Japanese Prints Online - The Pushkin Museum of Fine Arts provides an on-line catalogue for its collection of 18th- and 19th-century Japanese prints, which includes over 600 prints made by Japanese artists between the middle of the 18th century and the turn of the 19th century.
"Mountain of Dinosaurs" (1967) A Russian cartoon, directed by Rasa Strautmane. WARNING: things don't end well for the Dinosaurs. [via]
The mines were frozen so they did not explode, while we walked for several kilometres along the [mine] fields.
The history of the Russian-Chechen conflict spans two centuries. Images of Chechen enemies were mentioned even in a lullaby by Lermontov that put children to sleep in the 19th century. War correspondents Robert Parsons, Sofie Shehab, Petra Prohazkova and Andrey Babitsky tell about the war they saw with their own eyes in Nino Kirtadze’s film “The Chechen Lullaby”. [more inside]
Imagine a lake so polluted and contaminated that spending just an hour on its shores would result in certain death, and the only way seen fit to deal with it is to fill the entire water body with concrete blocks to keep the toxic soil underneath from moving onshore. That lake is Lake Karachay in Russia’s Chelyabinsk Oblast, and it is considered by many to be the most polluted place on the planet.
Although three members of Pussy Riot "have been sentenced to two years each on the absurd charge of 'hooliganism motivated by religious hatred,'" they remain unbowed. In this GQ interview Nadya Tolokonikovoy relates that "prison is a place for ascetic practices," and states "In any case, I'm happy I got two years. For every person with a functioning brain, this verdict is so dumb and cruel that it removes any lingering illusions about Putin's system. It's a verdict on the system."
Recommended procedures in the event of being propelled through the windshield of your truck, exhibit A. Youtube.
An opinion column: Why do Russians hate ice? (SLNYT)
Dan Roam reminisces about walking into a Russian bookstore in 1993 and picking up a one-of-a-kind item...
The Russian Institute of Geology and Mineralogy announced an allegedly previously undisclosed 60-mile-wide field of "trillions of carats" of impact diamonds caused by a metor strike into graphite rock in Siberia. The media is reporting that this has been known about since the 70s but undisclosed, but this is misleading. As detailed by Vishnevsky [academic summary PDF], for example, the presence of large amounts of impact diamonds within the impactites was very well known; it is perhaps better to say that the market-distorting sheer yield of the field (around an order of magnitude of increase over known reserves) had not previously been discussed. The diamonds produced by such high temperatures and pressures are around twice as tough as normal diamonds, and the extreme hardness and compartively cheap availibility is likely to hugely widen the usage of industrial diamonds even setting aside the gemstone issues. This does however put the 2011 sale of the Oppenheimer family 40 per cent stake in De Beers in an interesting light, especially as the field at once offers the prospect of huge diamond stones whilst devaluing De Beers' existing stockpile hugely.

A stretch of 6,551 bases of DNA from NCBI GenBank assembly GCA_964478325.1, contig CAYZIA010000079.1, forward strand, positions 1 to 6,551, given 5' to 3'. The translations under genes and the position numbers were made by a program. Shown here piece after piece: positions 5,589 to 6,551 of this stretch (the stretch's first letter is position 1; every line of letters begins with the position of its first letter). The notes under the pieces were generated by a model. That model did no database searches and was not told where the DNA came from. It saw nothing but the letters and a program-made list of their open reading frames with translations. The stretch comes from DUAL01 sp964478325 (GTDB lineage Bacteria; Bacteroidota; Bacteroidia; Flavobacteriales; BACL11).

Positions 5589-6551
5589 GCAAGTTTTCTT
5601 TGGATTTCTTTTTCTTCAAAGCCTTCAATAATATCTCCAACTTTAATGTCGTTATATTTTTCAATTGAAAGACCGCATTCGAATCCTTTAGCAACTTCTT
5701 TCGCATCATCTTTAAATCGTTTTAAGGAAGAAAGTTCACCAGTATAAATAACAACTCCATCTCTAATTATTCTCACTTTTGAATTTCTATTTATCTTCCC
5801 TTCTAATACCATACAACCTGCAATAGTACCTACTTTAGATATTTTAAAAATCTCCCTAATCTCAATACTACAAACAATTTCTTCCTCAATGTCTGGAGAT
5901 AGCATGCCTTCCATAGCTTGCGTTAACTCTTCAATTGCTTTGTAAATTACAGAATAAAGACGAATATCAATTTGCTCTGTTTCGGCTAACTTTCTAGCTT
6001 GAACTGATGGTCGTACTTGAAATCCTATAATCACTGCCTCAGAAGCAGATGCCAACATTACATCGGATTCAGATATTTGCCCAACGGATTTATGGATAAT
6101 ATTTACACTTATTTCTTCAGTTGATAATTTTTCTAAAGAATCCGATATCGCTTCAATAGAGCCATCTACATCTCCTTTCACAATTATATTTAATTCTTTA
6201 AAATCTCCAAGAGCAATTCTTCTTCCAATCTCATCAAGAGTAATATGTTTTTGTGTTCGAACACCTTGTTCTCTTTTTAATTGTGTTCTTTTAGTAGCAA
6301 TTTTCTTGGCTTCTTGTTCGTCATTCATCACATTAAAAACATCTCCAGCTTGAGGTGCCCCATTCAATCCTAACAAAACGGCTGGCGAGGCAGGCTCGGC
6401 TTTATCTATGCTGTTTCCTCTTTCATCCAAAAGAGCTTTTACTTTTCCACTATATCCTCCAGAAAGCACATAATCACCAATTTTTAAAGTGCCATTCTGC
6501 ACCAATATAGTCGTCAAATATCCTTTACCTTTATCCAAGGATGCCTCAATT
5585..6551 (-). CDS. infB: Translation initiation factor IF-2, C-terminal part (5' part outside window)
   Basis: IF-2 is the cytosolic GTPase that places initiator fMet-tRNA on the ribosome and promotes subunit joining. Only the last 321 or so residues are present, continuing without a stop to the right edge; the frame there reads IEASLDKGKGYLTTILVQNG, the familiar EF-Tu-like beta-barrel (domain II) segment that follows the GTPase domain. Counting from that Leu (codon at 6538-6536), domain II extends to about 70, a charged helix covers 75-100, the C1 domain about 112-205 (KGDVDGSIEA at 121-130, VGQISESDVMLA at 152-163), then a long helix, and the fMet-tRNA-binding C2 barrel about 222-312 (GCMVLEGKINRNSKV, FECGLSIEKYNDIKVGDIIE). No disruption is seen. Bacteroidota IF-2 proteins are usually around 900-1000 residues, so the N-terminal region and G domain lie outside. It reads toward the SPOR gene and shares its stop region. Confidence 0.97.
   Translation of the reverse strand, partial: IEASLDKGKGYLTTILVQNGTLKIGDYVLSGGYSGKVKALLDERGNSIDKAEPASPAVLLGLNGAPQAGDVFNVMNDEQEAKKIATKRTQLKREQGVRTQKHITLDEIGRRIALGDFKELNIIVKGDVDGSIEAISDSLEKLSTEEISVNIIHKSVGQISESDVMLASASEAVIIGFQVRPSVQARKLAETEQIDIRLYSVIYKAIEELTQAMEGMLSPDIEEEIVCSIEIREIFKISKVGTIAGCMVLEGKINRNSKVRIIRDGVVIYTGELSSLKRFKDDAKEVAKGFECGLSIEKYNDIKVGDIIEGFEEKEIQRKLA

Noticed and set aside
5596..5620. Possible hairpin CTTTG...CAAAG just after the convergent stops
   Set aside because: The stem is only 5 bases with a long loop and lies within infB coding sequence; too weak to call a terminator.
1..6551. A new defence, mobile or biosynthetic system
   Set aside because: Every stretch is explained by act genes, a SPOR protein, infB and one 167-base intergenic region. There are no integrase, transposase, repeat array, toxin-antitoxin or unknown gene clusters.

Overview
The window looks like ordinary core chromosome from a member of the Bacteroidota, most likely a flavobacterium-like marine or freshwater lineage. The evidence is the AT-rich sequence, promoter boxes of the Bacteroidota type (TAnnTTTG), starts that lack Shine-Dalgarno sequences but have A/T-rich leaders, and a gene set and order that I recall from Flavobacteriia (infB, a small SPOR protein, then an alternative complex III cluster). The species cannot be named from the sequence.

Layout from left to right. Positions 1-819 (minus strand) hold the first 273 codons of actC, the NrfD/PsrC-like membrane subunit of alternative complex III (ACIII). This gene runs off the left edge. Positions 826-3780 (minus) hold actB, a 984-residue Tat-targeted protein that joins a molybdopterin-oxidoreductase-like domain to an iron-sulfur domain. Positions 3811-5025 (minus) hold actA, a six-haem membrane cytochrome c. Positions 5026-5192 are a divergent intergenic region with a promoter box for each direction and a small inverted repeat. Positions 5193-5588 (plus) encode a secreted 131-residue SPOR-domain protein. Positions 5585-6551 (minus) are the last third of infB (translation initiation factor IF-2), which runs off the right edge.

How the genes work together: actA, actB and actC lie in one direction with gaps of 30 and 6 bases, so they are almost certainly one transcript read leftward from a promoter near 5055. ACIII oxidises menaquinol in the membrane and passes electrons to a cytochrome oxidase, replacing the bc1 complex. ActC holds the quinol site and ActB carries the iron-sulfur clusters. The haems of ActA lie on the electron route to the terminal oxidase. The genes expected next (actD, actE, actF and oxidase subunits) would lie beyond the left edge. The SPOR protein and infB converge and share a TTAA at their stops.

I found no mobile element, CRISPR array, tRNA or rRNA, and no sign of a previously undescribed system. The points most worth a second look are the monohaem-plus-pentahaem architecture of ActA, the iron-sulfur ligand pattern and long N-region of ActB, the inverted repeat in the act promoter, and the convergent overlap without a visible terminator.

Today is the 200th anniversary of the Battle of Borodino, in which Napoleon's armies met Russian troops 75 miles east of Moscow on 7 September 1812. The huge battle, involving quarter of a million troops, was the strongest stand the Imperial Russian Army made against Napoleon's forces, and it resulted in heavy casualties on both sides. Although the Russian army withdrew, the French tactical victory in the Battle of Borodino was a Pyrrhic one, and Napoleon ultimately left Russia in defeat. The battle was reenacted at Borodino last weekend, as is done annually. A cultural symbol of Russian national courage, the Battle of Borodino has been famously commemorated in Russian literature, music, art, and poetry. [more inside]
When baby bears are orphaned in Russia, it's up to the International Fund for Animal Welfare and Dr. Valentin Pazhitnov to raise them to maturity while realizing they must not become too comfortable with humans. Observe as the cubs discover their natural instincts and dine al fresco and, well, eat some more. Have fun, little guys!
It is proposed that a memorial to Steve Jobs be erected in St. Petersburg, Russia. The entries are in and you can vote for your favourite online. [more inside]
Ramamba Haru Mamburu! Inhabiting a world somewhere between the desperate raunchy excesses of early Devo (NSFW), the playfully morbid obsessions of TMBG, and the puerile falsettos of Sparks, the Russian novelty/comedy/geek rockers Nogu Svelo! (English site) have been contributing earworms to Russian pop culture for, oh, some twenty years now. [more inside]
Perry Anderson's book length three part series on the history of India from the beginnings of its independence movement, through independence and partition into its recent history as a nation-state is the latest in a series of erudite, opinionated and wordy articles in The London Review of Books by the UCLA professor of history and sociology on the modern history of various countries, so far taking in Brazil, Italy, Turkey, Cyprus, the EU, Russia, Taiwan and France. [more inside]